Likewise, it is equally important to define the term “proprietary”:
Proprietary: “A technology or product that is owned and distributed exclusively by a single company and that is protected by patent, copyright or trademark.”
A common example of a proprietary product is Adobe Acrobat, whose Portable Document Format (PDF) files can only be read with the Acrobat Reader.
To further complicate best efforts to use these terms in a very precise manner, many products (and many, if not most, current voting system components) use numerous COTS or slightly modified COTS products) in what we generally term “proprietary” voting systems. This fact is best illustrated by the fact that several current voting system manufacturers use the same COTS scanning device as the basis for their proprietary precinct count optical scanning products.
2. Understand the impact of COTS products on the RFP and selection process
The use of COTS products has significant impact on both the RFP requirements and the evaluation of proposals, an impact that must be understood early in the election system acquisition process. When purchasing COTS based systems, an election official must have a full accounting of the various implementations of the systems as well as who is responsible for each portion of the process supported by the systems. The purchasing jurisdiction must view itself as an election system integrator instead of the more traditional view of the election official as an election system implementer. The election official may want to include an IT integration requirement to the RFP so there is a clear line of responsibility and accountability for bringing together the various COTS based systems with already existing election technology in the office. In the end, the election official will be held accountable for all the components and systems working together as intended.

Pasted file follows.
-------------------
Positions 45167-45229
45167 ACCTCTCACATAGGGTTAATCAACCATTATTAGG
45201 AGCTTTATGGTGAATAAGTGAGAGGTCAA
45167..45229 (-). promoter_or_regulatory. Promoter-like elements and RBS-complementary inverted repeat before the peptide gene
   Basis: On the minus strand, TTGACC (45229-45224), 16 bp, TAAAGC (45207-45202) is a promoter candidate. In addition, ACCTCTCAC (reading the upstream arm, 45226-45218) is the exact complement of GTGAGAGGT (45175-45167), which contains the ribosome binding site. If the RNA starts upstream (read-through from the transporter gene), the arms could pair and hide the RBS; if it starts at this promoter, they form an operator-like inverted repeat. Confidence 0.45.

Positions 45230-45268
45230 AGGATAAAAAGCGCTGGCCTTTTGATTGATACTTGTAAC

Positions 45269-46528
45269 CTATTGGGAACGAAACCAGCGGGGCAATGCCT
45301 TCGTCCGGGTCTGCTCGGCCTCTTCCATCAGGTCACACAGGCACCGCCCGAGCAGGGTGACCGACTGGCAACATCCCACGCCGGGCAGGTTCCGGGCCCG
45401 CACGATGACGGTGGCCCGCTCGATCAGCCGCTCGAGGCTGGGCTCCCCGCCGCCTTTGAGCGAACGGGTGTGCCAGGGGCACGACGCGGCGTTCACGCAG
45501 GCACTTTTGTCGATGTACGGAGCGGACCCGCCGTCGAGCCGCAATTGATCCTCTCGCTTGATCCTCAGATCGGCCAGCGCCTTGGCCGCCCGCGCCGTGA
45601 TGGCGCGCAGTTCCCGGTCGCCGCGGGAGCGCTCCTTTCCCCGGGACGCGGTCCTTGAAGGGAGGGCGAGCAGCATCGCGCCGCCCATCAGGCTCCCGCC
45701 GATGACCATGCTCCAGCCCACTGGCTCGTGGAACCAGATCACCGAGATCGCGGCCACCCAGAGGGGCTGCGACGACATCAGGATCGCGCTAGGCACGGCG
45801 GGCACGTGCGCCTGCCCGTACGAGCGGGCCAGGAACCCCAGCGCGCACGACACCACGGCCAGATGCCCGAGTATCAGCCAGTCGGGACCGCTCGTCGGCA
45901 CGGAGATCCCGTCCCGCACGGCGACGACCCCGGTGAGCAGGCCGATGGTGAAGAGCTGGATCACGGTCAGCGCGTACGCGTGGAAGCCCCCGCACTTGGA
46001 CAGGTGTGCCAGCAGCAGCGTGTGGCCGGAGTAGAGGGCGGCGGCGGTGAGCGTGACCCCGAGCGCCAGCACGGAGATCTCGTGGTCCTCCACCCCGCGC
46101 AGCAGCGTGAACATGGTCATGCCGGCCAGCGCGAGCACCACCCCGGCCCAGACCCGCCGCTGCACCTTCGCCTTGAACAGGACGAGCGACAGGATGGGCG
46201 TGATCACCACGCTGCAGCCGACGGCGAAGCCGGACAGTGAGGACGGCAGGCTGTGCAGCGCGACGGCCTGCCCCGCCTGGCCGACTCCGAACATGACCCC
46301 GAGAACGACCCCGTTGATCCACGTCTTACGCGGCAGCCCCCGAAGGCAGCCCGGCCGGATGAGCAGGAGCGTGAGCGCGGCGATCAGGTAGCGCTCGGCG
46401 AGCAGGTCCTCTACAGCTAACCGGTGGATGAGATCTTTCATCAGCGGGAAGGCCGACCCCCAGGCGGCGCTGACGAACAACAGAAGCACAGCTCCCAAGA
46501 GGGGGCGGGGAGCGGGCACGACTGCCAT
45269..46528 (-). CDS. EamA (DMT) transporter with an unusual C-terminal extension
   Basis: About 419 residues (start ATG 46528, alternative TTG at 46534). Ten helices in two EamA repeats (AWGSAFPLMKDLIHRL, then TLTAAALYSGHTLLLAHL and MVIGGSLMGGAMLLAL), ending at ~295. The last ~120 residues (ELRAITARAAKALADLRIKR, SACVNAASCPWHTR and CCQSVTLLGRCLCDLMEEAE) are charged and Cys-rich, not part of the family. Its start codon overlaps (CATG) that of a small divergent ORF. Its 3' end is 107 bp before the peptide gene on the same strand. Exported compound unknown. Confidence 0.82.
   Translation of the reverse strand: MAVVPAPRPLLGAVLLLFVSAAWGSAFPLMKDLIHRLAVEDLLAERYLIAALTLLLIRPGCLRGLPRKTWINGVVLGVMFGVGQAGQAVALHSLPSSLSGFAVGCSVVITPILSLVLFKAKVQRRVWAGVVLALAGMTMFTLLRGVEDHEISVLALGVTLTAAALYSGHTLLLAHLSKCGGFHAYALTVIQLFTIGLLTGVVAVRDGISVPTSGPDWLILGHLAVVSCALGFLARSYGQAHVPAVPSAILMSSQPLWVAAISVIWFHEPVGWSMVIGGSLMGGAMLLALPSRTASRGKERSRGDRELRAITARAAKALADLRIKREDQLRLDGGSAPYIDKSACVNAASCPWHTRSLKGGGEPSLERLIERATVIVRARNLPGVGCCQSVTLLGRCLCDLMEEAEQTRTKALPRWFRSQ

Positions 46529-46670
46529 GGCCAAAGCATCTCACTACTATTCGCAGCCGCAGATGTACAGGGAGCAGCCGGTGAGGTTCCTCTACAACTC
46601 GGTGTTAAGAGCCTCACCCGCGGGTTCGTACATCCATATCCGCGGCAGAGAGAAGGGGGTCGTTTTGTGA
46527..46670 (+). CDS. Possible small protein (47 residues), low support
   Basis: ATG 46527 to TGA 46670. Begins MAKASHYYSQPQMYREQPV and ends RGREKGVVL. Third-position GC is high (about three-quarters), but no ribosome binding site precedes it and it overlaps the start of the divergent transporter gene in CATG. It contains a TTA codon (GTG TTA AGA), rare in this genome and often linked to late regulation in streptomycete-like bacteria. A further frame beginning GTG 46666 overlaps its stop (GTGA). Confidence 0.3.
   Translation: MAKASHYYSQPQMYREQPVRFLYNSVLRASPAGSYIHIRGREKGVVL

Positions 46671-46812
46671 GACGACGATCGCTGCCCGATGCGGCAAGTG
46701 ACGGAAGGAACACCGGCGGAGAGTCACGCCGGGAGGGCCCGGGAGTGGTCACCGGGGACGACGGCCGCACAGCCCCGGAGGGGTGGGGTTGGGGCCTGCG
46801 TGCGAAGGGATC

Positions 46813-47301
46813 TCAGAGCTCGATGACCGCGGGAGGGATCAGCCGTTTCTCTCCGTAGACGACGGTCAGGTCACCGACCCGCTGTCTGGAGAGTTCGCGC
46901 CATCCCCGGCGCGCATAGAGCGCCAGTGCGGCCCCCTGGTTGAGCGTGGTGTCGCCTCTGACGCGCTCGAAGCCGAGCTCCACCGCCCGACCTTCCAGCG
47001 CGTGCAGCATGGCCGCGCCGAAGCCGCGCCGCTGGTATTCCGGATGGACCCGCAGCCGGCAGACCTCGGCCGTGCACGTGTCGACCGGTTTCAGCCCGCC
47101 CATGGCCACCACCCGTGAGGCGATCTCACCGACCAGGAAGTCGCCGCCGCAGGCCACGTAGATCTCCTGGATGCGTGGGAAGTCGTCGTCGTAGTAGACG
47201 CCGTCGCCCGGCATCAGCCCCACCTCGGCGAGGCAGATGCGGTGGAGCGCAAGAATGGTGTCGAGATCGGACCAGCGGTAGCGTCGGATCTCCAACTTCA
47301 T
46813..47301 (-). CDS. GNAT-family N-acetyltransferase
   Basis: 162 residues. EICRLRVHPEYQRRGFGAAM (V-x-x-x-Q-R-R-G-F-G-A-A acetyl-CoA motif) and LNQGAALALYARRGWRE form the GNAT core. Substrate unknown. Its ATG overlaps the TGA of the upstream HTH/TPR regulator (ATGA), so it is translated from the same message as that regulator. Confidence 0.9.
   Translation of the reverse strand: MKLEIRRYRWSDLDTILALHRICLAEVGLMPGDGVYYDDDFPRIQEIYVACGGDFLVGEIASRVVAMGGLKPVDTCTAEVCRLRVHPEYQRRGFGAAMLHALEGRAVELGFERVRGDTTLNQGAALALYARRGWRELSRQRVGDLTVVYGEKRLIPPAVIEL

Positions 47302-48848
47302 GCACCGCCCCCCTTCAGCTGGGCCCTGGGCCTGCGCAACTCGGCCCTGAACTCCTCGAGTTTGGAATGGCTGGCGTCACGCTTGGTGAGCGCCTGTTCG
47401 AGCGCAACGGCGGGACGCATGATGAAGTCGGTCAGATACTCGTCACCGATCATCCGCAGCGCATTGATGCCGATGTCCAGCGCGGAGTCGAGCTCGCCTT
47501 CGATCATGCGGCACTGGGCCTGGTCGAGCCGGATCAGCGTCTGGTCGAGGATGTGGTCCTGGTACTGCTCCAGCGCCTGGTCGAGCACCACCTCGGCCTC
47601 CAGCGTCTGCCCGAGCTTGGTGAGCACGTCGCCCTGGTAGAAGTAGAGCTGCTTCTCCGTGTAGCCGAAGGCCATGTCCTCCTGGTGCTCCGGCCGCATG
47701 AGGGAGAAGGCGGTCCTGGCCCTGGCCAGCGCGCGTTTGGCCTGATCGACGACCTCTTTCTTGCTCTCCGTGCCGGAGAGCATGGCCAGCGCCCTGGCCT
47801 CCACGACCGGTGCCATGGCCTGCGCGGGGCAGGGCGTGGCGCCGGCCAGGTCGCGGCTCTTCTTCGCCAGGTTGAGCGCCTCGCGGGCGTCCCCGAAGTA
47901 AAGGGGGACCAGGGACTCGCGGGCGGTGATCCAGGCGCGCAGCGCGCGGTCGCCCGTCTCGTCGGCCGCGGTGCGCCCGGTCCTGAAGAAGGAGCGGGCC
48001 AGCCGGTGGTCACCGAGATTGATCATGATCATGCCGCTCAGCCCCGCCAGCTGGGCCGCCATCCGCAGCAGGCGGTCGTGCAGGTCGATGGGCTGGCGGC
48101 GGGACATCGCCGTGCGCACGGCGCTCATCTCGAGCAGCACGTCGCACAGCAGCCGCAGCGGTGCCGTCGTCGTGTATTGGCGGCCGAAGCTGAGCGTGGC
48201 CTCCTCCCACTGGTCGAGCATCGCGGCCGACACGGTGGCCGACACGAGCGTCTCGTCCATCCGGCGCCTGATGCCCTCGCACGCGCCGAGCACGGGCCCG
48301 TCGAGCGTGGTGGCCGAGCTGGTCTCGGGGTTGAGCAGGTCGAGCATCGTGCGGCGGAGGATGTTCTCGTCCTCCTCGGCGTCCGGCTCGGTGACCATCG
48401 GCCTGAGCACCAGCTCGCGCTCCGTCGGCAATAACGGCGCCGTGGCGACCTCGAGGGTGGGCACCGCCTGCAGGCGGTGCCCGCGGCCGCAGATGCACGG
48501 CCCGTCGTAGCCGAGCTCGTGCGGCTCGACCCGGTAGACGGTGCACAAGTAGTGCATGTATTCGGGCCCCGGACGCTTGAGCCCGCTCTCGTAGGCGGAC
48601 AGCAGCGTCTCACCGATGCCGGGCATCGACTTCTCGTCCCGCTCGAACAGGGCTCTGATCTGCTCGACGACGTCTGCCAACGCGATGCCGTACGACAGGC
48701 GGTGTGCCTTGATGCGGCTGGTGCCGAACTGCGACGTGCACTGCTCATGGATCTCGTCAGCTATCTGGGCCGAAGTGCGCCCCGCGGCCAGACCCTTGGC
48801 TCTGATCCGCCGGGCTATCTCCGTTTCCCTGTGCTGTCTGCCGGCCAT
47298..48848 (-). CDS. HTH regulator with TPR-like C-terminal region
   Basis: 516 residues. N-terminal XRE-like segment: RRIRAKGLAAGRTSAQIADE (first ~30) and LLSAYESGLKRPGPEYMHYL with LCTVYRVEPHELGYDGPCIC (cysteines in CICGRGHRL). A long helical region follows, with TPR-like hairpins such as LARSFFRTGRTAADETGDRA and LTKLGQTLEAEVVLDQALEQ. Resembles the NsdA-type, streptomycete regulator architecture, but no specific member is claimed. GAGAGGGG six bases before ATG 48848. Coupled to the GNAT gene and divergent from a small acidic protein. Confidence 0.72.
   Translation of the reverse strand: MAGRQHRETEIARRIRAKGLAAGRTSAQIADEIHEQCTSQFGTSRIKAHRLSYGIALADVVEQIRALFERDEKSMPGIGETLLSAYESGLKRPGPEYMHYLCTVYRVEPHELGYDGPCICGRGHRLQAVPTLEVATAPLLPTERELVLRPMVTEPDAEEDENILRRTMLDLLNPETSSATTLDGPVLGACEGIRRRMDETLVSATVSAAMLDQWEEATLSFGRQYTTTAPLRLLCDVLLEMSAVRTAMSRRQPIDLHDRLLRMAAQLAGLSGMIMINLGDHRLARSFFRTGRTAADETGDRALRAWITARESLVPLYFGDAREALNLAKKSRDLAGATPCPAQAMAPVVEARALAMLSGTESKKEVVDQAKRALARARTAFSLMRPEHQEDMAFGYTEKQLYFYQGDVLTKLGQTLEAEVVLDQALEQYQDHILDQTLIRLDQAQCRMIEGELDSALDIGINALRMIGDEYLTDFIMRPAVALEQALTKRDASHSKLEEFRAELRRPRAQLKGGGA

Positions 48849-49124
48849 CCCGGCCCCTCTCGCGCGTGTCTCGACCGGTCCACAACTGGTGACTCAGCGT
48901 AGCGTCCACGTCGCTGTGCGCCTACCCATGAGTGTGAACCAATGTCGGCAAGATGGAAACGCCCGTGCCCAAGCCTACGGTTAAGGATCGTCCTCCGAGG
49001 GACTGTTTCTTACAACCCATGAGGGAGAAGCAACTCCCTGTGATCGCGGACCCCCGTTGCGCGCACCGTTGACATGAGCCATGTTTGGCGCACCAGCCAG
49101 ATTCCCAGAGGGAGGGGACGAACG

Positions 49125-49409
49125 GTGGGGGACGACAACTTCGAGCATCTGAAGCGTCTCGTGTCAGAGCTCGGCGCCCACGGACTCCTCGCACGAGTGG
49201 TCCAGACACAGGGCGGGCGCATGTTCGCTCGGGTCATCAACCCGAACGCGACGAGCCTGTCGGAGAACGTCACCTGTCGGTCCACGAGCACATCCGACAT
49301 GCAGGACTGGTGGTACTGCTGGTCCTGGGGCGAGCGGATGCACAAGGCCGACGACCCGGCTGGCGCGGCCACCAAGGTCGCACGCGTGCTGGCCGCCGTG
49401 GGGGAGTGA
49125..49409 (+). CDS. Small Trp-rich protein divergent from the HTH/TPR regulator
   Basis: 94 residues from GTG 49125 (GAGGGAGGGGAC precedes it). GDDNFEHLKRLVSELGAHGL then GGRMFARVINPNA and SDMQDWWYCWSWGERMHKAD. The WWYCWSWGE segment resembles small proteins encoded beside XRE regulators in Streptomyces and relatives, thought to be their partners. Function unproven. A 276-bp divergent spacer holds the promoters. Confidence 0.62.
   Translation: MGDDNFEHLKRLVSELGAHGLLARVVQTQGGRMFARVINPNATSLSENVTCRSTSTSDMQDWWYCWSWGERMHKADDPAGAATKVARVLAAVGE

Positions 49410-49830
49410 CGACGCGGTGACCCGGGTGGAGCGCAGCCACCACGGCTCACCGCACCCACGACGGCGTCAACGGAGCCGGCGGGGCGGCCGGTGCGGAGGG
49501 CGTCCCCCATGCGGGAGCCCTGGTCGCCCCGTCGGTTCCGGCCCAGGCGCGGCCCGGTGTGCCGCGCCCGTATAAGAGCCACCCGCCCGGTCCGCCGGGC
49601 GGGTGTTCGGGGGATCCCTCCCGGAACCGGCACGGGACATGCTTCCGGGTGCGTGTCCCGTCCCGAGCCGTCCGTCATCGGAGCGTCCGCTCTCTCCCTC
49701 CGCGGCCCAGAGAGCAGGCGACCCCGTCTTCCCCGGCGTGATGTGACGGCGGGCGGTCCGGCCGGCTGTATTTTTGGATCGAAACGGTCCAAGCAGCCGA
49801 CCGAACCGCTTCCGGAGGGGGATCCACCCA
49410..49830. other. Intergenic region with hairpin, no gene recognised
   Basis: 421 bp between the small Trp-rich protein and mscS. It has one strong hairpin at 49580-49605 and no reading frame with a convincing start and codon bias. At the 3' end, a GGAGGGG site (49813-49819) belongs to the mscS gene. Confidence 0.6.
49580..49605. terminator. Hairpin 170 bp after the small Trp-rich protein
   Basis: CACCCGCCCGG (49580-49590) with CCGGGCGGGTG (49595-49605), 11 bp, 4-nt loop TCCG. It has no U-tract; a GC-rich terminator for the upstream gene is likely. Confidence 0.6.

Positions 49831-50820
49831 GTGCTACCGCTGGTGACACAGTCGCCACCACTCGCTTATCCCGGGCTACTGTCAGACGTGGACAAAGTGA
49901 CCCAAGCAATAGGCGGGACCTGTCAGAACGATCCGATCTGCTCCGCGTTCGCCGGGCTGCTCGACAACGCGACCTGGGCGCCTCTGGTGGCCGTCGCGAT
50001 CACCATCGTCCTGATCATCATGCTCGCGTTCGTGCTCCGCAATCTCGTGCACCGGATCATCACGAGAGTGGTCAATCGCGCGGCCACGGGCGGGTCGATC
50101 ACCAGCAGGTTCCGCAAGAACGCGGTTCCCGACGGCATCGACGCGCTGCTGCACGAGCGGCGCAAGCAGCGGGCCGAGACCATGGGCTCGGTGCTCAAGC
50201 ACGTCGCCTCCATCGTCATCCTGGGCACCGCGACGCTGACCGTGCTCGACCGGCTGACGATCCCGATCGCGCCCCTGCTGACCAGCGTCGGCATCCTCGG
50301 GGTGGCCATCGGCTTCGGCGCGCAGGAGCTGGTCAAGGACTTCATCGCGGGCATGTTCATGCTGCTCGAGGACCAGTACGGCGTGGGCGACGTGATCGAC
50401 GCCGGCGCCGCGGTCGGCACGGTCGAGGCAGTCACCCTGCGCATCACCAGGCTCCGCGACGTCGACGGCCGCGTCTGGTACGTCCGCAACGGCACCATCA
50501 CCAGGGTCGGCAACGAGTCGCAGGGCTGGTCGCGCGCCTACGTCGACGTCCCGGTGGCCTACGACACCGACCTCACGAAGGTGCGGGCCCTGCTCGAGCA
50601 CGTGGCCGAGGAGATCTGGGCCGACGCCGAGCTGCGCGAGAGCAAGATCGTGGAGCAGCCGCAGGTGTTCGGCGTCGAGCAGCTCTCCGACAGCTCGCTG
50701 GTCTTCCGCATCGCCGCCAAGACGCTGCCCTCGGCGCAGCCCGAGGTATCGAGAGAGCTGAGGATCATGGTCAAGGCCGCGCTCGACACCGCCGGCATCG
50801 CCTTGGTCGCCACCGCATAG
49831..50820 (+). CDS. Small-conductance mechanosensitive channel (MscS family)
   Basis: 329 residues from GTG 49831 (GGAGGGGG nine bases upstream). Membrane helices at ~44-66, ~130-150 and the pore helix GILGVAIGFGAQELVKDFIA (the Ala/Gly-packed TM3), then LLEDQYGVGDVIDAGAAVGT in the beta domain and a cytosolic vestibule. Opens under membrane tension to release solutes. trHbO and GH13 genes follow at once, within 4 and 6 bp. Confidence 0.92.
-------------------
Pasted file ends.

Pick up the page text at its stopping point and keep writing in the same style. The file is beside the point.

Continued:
Election officials will do well to work closely with their IT procurement officers to ensure that there is no misunderstanding about the intended role of the COTS products, their maintenance, and the potential impact of unplanned and unauthorized substitutions.
3. Understand COTS impact on system integration.
Integrating COTS components into your system is not necessarily simpler than integrating proprietary components, and may in fact be more difficult. The current thrust toward incorporating COTS products takes place in the context of “COTS-based voting/election systems.” That is, complex groupings of components, interacting in diverse ways, and in which introducing commercial components will simultaneously result in lower cost as well as providing the system “plug-and-play” characteristics
The phrase “plug-and-play” is significant, and is frequently the unspoken motivator for much of the current interest in COTS products. It conjures up a “software centric” environment wherein heterogeneous hardware components can be easily inserted or replaced, and in which components interconnect and interoperate without modification or effort on the part of the integrator2. It is based on the realities of the larger hardware world, where some degree of “plug and play” really does exist; boards, cables, printers, monitors, and keyboards can all be purchased, replaced, and upgraded independently and easily. Even with this degree of interoperability however, changes in hardware can have significant impact on a system. (As an example, substituting a short, shielded cable with a standard 3m USB cable might very well have a negative effect on the EMI characteristics of the system.)
The “plug and play” notion also rests on assumptions about data that different tools will share. For the past several years, the IEEE P1622 committee3 has been working to specify a standard or set of standards for a common data format for election systems partially in order to assist in the integration and testing of components from different manufacturers and vendors. This work shows much promise, but still has an incredibly long way to go before allowing for true “plug and play” capability in election systems.
4. Understand COTS impact on the testing process.
Testing and validation of COTS-based voting and election systems is a substantially different process than testing and validating proprietary systems. All three pre- election system test efforts and post-election audits will be impacted by the introduction of primarily COTS based systems: